Written by Hollie Arnett
Supported by Creative New Zealand
There are so many talented creatives with years of combined experience and a variety of skills in the design industry. Since there are no right or wrong answers and no one true source when it comes to design advice, Hollie Arnett brings you Ask the Experts – a series of articles bringing you a range of answers to your burning questions about design from a whole bunch of these designers!
First up, we’re asking, what is the number one piece of advice you have heard about being a designer?
My advice: Have fun. If you’re not having fun, it ruins your work and your life. So find a way to make whatever you’re doing fun.
Most designers (graphic, product, spatial, industrial, etc.) are designing to meet a commercial brief (e.g. you are not just designing for your own enjoyment). You may be required to compromise your design aesthetic to keep a job profitable, practical, or to keep your client happy. Best piece of advice? Learn to hold your work VERY lightly and be willing to bend when (not if) the time comes.
Define the problem, design the solution. Tell a good story, find the art. Enjoy your creative life.
My grandfather taught me experimentation is the anticipation of innovation, I have carried this advice throughout my career. I believe that because our clients are paying for the outcome we tend to focus too much on the later stages of the design process and overlook the experimentation, creative play and questioning in the beginning phases that not only gives our work rigour but also has the potential to make the work truly unique, exciting and visionary!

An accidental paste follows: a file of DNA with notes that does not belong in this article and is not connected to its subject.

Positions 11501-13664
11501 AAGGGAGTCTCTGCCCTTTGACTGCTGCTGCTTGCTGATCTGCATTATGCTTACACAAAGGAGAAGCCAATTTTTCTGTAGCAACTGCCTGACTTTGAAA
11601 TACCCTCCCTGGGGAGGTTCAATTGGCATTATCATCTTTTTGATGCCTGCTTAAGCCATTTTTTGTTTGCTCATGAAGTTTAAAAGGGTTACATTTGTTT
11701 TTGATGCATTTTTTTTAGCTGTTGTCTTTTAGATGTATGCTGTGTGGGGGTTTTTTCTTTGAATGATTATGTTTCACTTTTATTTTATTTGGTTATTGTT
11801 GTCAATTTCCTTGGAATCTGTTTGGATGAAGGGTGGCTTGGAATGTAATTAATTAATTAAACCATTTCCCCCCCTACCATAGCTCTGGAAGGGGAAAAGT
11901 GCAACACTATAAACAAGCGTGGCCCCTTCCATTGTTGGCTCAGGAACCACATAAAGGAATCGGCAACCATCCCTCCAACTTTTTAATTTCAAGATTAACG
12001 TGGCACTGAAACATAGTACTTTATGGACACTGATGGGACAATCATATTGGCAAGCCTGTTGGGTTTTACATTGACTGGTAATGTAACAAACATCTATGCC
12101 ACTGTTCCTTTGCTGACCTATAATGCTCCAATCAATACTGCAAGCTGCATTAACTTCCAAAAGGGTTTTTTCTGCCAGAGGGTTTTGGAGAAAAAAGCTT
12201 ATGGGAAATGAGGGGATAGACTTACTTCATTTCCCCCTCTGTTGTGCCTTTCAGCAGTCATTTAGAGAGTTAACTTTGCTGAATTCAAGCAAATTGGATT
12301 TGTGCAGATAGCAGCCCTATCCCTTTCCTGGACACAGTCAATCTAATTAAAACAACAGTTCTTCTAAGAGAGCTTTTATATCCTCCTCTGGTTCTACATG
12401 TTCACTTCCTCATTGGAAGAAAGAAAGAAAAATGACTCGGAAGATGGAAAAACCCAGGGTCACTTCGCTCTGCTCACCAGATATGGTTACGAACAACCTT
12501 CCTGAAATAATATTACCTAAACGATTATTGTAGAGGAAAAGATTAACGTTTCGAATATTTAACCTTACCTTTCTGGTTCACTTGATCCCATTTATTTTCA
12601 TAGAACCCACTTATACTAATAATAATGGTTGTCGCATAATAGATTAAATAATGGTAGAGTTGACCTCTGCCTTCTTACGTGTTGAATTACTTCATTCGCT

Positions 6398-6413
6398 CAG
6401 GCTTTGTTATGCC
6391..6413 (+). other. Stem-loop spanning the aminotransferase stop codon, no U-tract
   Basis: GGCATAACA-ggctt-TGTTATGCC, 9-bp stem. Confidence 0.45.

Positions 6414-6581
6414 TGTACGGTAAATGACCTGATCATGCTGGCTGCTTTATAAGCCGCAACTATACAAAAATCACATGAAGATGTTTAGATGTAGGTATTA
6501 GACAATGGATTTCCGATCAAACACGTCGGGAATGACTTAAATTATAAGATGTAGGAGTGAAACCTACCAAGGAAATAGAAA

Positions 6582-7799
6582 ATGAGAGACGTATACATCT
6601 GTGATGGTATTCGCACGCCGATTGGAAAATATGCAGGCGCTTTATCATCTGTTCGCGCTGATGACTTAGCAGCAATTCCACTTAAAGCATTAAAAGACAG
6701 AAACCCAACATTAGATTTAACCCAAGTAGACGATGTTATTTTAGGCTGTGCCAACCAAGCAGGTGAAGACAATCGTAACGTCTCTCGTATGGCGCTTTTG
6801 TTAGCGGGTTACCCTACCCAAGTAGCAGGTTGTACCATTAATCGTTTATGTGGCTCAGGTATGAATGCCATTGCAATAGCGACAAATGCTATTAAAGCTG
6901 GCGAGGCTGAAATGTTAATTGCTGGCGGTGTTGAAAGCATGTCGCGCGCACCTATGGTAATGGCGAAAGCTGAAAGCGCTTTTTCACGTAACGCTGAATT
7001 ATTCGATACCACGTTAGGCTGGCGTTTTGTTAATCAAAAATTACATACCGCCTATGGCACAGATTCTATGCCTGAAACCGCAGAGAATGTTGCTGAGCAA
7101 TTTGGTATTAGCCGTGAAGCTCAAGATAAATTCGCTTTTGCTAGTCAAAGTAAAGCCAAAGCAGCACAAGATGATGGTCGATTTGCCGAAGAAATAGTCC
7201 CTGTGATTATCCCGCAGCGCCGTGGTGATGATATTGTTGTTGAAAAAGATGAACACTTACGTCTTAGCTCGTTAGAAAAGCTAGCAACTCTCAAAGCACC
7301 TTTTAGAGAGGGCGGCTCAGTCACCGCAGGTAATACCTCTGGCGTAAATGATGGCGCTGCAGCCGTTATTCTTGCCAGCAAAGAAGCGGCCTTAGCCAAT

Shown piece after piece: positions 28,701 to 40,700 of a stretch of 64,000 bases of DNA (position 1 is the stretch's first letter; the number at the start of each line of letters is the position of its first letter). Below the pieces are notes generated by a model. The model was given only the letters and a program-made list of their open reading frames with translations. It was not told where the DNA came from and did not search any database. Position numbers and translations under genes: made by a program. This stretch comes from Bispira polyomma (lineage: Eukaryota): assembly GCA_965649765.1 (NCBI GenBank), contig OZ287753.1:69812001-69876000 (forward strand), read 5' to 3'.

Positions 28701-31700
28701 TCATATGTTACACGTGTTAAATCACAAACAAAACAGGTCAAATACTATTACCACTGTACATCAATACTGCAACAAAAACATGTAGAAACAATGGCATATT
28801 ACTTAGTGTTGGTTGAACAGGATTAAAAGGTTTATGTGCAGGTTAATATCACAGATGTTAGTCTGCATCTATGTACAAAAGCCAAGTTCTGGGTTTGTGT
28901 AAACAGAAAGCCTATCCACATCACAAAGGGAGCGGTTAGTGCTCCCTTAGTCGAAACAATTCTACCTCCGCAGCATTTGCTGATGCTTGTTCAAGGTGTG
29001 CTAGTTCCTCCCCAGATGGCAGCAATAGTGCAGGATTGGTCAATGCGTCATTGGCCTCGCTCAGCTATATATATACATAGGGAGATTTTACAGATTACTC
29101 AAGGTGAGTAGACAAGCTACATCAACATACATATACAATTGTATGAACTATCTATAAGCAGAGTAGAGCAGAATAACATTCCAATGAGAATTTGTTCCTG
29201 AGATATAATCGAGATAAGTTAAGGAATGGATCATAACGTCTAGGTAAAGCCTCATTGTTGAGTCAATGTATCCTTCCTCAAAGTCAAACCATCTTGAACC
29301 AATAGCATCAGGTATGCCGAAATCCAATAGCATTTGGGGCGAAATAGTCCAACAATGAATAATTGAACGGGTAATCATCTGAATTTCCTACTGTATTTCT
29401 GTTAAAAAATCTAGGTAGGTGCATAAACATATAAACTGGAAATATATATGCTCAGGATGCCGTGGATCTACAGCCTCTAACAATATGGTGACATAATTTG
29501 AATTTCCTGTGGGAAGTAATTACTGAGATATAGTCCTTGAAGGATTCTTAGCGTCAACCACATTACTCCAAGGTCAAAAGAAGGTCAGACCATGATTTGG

“It took me a few seconds to draw it, but it took me 34 years to learn how to draw it in a few seconds.” — Paula Scher
It’s not just what you know, but also who you know as well.
“The goal of a designer is to listen, observe, understand, sympathize, empathize, synthesize, and glean insights that enable him or her to ‘make the invisible visible.’ –Hillman Curtis
“The future belongs to a different kind of person with a different kind of mind: artists, inventors, storytellers-creative and holistic ‘right-brain’ thinkers whose abilities mark the fault line between who gets ahead and who doesn’t.” –Daniel Pink
“Work hard, stay humble” – Anon
Diverge before you converge
I have a line by Stuart Bailey written on the wall of my studio, which says, “The relentless attempt to understand is what keeps any practice moving forward”. For me, this means placing emphasis on continual research – reading, writing, experimentation, discussion, critique, etc – to avoid the stagnation that can arise in commercial practice.
Follow your dreams, work hard, practice and persevere.